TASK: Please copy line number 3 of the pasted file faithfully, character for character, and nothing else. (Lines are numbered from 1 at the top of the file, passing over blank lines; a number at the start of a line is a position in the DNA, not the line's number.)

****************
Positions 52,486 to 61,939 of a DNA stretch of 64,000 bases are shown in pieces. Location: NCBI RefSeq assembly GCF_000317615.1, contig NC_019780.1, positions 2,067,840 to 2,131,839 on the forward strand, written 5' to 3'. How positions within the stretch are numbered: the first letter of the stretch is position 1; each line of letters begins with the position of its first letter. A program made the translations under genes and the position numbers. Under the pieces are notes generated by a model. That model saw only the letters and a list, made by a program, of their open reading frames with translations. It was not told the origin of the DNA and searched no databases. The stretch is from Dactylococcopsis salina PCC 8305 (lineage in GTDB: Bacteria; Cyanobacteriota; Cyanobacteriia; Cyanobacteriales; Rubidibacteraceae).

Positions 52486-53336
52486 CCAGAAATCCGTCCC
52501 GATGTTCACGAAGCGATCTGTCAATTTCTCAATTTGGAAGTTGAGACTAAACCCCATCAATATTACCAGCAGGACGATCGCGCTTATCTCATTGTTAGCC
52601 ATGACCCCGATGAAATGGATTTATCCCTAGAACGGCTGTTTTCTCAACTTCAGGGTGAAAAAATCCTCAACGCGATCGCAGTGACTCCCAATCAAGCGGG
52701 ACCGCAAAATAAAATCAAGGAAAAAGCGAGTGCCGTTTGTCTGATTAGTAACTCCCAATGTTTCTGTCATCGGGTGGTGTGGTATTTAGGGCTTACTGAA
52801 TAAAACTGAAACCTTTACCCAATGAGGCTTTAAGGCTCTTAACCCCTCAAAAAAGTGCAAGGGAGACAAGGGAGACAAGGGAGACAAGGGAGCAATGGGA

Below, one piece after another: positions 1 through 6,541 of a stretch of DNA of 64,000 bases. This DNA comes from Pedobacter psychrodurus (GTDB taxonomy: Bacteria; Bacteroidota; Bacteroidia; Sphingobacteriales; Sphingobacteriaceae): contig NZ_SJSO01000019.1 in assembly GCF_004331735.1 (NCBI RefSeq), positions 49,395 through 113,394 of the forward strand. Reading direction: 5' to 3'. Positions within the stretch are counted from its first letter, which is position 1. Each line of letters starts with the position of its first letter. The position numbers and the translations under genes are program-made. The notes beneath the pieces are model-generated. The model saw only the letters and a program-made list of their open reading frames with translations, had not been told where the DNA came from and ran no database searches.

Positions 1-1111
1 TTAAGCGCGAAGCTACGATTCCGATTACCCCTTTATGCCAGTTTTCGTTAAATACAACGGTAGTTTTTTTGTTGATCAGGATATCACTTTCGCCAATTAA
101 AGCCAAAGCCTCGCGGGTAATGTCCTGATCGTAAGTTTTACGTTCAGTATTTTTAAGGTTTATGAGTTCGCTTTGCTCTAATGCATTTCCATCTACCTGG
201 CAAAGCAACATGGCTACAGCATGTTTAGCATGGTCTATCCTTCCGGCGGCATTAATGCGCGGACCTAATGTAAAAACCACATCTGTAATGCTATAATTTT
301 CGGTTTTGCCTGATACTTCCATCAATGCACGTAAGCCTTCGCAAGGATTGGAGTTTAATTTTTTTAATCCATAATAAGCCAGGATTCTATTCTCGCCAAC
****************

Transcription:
52486 CCAGAAATCCGTCCC